Photo Tip of the Week: How to Capture Stunning Macros
In macro photography there are always plenty of amazing subjects to photograph. Wildlife and nature photographer Dale R Morris shares his secrets for capturing life’s small wonders.
Macro photographers are witness an often overlooked world full of perfect plants and amazing animals; a world in which an ant is every bit as intriguing as an elephant.
And taking great macro shots is easier than you think. If you’re a compact camera user, this is one area where the smaller sensor in your camera has an advantage over the big DSLR sensors. Switch your camera to macro mode and you’ll find that it’s not too hard to fill the frame with the smallest of subjects.
If you own a DSLR, you’ll need a specialist macro lens or extension tubes, but there are plenty of affordable options out there and the results are well worth it.
A dedicated macro lens will give you the best image quality but If you’re on a tight budget, cheap extension tubes can be bought from most photography shops and attached between the lens and the camera body. These simple and relatively cheap accessories will help you to get up close to the smallest of bugs without spending a fortune. If you decide you're serious about macro photography you can always upgrade to a dedicated lens later on.
So, what else do you need to take great macro shots? A half-decent 'off-shoe' flash gun can be useful. Often in macro photography, the subject is only a few centimeters away from the front element of the lens, and the camera's pop up flash may not be able to cast a light at such short distances.
Using a light source that is not attached to your camera will allow you to illuminate your subject from whatever angle you want. If a flash isn't in your budget try using a simple gold or silver reflector to bounce natural sunlight onto your subject or even use an LED torch.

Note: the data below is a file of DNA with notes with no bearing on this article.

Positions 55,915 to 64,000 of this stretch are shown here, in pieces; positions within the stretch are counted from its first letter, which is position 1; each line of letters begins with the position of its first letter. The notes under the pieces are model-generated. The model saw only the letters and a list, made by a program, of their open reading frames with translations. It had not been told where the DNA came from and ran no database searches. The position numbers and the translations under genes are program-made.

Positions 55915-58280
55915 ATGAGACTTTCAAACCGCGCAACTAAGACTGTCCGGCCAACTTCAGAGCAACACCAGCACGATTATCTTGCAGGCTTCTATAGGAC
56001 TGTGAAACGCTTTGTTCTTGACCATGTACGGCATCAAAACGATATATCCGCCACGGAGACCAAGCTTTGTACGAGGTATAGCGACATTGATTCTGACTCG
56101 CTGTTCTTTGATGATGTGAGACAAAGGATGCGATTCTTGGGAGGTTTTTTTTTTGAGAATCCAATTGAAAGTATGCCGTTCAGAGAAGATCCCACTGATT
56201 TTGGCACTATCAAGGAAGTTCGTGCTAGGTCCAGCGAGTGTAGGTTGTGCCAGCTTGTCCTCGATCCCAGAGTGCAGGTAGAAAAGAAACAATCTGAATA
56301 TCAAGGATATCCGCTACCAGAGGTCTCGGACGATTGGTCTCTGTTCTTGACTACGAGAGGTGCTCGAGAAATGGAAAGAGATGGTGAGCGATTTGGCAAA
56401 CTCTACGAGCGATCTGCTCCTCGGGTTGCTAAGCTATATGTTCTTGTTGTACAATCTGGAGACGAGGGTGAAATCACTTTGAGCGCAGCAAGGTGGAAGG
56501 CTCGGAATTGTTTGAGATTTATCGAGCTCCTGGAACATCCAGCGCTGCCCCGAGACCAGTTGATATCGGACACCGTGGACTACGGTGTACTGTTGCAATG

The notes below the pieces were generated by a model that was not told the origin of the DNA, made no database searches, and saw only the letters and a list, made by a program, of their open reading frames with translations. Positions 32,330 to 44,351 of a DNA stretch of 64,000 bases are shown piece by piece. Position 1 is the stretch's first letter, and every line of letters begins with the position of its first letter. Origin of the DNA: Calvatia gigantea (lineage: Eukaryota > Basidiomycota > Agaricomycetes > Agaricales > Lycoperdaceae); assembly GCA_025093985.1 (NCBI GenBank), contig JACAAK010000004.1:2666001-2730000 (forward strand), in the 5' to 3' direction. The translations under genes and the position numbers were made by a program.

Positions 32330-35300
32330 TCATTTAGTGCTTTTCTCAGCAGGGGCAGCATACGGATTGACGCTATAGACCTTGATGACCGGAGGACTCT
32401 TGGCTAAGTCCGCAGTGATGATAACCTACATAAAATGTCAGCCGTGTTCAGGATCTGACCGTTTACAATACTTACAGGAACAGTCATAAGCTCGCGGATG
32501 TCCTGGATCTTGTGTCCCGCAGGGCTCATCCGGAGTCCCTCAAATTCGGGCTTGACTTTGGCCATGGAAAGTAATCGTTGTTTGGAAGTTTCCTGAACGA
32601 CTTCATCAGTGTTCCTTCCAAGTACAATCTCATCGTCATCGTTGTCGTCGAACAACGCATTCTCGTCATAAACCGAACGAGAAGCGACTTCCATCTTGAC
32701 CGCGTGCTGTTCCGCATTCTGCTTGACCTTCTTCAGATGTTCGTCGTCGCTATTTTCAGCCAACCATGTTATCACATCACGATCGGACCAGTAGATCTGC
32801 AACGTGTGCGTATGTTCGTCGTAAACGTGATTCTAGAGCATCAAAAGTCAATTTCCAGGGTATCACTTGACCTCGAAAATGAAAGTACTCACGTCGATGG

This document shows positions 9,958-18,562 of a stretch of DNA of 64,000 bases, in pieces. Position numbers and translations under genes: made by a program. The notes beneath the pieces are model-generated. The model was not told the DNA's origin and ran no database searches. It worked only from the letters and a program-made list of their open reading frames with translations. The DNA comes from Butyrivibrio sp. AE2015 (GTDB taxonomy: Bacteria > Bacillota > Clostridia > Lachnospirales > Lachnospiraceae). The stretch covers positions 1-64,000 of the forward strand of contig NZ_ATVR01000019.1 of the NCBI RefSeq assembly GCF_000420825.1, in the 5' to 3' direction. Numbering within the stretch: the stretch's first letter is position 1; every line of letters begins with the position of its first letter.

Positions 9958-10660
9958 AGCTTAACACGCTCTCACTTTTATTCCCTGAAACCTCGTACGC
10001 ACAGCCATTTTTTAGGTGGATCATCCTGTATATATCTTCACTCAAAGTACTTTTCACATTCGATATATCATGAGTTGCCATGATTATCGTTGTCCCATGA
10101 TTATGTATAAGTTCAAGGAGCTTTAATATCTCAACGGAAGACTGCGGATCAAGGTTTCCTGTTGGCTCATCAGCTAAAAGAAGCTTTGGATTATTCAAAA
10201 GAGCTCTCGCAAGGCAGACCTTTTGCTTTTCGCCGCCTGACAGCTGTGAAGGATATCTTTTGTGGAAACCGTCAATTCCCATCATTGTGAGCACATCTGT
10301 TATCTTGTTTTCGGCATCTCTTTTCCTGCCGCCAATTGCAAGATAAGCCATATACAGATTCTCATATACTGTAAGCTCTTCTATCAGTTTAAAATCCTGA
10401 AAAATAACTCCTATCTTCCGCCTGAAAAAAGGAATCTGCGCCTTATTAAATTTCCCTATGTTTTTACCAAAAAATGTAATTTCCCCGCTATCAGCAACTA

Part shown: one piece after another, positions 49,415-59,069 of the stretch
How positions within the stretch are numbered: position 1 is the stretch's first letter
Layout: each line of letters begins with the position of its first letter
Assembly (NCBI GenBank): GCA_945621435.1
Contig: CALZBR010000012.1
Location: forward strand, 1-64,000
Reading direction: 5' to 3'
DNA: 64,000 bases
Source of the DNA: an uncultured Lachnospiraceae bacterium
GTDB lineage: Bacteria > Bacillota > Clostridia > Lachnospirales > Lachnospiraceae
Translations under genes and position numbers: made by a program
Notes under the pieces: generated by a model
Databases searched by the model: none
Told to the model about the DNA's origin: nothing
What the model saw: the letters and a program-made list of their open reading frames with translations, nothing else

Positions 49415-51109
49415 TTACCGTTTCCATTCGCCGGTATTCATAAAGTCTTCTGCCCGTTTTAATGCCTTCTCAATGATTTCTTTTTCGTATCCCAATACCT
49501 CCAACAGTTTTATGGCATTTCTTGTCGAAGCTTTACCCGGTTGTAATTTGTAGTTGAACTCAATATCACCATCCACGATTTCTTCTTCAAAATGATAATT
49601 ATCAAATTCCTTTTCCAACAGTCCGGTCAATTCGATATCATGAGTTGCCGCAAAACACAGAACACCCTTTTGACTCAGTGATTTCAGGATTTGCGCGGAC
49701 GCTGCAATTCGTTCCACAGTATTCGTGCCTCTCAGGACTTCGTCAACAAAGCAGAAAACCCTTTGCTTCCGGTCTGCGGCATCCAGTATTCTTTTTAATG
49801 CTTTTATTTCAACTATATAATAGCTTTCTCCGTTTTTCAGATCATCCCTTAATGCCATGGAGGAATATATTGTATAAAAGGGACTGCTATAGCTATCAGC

Achieving sharp focus in macro photography can be challenging because depth of field is normally
very narrow and the subjects rarely keep still. High f-stop numbers require longer shutter speeds which in turn leads to blurry shots.
Try turning off the autofocus and focussing manually. Focus on the subject by fractionally moving your body and set your shutter speed to around 1/80s and your flash to auto.
Try to imagine the world from the perspective of a tiny animal. You’ll soon discover a world you
didn’t even know existed.
Try looking for pleasing compositions, colours and patterns within the finer details of a larger subject. Here, I photographed the eye of a paper nautilus I found washed up on the beach. (Nikon D300, 105mm macro lens, f22 @ 1/50s, ISO 320, rear curtain flash.)
Achieving sharp focus in macro photography can be challenging. Depth of field is normally very narrow and the subjects rarely keep still. Further, high f-stop numbers, which offer the deepest depth of field, require longer shutter speeds which in turn leads to blurry shots. (Nikon D300, 90mm lens, f6.3 @ 1/100s, ISO 320.)
When photographing insects, try to get your lens at eye level – it makes for more engaging images. (Nikon D100, 100mm lens, f18 @ 1/60s.)
This isn’t a macro but it’s relevant as I put it in because I took it while shooting macros. Sometimes it pays to step back and look at the broader picture. (Nikon D200, 400mm lens, f4.5 @ 1/400s, ISO 400. A slight soft focus filter was applied in Photoshop using nik color effects filters.)
Look for simple backgrounds. In this case the bright yellow background of the flower draws our eyes to the subject. (Nikon D200, 90mm macro lens, f22 @ 1/80s, ISO 200).
Article first published in Digital Photography + Design (now Australian Photography + Digital) in April-May 2012.